There is no standard way to coerce integers to bit-vectors or vice versa because Common Lisp tries to be hardware independent by all means and the binary representation of integers depends on various hard- and software specific issues like big-endian vs. little-endian, signed integers vs. unsigned integers, and if you try to simulate hardware then you also have to simulate all the various register widths and the resulting integer format overflows.

Hardware issues are usually very implementation specific, what means that there are often lots of internal functions available, so try to look-up the "Internals" section of your Common Lisp implementation's manual. But this is then no portable Common Lisp code any more.

Another good infomation source is the Lisp code of projects which deal with more hardware specific languages, e.g the

CFFI.

The "inofficial" bit-vector paper is

http://home.pipeline.com/~hbaker1/Bitvectors.htmlHere are two functions I often use to convert bit-vectors to unsigned (positive) integers and vice versa:

- Code: Select all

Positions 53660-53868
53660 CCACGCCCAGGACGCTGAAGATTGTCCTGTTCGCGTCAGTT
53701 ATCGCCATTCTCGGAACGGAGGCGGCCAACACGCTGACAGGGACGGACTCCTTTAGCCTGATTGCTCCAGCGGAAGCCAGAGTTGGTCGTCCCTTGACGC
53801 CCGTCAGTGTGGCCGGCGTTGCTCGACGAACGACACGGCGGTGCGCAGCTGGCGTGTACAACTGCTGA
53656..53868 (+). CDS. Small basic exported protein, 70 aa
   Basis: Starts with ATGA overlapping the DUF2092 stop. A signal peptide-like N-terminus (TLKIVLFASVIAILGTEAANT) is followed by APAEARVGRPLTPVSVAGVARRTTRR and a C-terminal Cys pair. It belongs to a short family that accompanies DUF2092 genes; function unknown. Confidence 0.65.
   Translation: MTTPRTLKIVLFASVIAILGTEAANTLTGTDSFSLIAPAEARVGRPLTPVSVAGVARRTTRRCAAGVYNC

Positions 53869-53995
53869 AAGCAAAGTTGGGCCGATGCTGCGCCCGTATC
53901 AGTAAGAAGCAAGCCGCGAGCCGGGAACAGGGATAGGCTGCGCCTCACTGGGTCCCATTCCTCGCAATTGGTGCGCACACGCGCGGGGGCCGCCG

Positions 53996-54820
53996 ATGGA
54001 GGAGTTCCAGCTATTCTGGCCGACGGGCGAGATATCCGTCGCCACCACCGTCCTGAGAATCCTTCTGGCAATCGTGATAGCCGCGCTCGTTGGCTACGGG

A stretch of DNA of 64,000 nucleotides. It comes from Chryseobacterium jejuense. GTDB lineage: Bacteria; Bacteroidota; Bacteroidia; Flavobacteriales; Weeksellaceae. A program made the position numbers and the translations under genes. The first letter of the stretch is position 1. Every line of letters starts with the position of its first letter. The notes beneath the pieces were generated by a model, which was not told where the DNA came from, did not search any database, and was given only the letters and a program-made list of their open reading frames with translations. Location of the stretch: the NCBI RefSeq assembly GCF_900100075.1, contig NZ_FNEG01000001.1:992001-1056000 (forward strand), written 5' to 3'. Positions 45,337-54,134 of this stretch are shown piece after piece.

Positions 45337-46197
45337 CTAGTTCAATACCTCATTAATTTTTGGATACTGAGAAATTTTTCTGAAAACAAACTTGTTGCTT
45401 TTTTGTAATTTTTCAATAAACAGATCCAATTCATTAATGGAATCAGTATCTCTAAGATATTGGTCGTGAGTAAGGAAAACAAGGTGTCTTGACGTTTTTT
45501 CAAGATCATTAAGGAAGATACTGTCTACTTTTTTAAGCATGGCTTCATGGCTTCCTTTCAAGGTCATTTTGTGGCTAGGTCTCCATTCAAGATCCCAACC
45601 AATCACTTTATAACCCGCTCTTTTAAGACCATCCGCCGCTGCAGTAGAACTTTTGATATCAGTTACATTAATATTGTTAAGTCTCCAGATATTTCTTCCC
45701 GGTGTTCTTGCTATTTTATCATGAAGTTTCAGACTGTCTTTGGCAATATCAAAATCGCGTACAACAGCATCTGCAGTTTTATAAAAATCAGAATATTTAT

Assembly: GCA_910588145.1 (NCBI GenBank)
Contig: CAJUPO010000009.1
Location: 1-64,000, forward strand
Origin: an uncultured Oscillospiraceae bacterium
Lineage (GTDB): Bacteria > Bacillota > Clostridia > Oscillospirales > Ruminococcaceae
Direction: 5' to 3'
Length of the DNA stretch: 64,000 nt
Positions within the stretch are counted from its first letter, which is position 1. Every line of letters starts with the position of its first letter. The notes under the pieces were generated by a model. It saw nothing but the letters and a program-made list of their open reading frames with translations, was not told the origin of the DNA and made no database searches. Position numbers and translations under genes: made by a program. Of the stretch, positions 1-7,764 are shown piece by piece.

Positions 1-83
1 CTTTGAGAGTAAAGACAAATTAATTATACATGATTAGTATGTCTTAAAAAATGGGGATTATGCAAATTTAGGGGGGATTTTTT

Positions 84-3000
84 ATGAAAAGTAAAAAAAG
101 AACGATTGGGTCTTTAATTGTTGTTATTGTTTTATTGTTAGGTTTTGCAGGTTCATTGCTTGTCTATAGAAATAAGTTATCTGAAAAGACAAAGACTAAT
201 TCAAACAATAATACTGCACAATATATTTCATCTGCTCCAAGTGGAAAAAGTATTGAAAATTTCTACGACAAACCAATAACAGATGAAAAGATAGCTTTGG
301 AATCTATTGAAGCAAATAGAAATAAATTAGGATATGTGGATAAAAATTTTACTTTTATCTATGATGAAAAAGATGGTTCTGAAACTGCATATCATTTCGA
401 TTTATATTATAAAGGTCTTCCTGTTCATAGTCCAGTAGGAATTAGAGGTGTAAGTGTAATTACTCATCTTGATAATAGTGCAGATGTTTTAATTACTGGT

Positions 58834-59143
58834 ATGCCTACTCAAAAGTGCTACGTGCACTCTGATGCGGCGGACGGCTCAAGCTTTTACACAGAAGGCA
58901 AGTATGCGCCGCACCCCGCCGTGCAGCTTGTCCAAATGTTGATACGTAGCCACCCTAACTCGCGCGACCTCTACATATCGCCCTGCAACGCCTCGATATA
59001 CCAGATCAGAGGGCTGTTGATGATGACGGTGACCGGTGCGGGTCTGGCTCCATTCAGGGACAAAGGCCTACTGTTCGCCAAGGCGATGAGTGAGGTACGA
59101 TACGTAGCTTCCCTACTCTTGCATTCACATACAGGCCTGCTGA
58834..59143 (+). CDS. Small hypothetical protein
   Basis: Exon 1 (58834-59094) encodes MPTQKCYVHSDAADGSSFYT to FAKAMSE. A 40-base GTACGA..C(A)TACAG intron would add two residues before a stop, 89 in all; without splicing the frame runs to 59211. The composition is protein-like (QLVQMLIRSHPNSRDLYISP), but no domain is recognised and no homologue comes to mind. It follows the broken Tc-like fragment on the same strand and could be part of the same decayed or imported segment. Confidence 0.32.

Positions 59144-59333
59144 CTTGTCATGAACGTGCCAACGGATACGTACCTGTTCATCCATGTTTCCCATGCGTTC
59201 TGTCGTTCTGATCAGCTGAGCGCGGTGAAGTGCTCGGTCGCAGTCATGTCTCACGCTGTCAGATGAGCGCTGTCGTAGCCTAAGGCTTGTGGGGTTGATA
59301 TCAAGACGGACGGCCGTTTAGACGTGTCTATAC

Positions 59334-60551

`(defun bit-vector->integer (bit-vector)`

"Create a positive integer from a bit-vector."

(reduce #'(lambda (first-bit second-bit)

(+ (* first-bit 2) second-bit))

bit-vector))

(defun integer->bit-vector (integer)

"Create a bit-vector from a positive integer."

(labels ((integer->bit-list (int &optional accum)

(cond ((> int 0)

(multiple-value-bind (i r) (truncate int 2)

(integer->bit-list i (push r accum))))

((null accum) (push 0 accum))

(t accum))))

(coerce (integer->bit-list integer) 'bit-vector)))

The first function is very similar to wvxvw's example, the second function first converts the integer to a list of 0 and 1 integers, and then coerces the list into a bit-vector. Using a list of integers for this is not very efficient. Also please note that there are no special type checks if the arguments are integers or bit-vectors at all, so use the functions at your own risk.

- edgar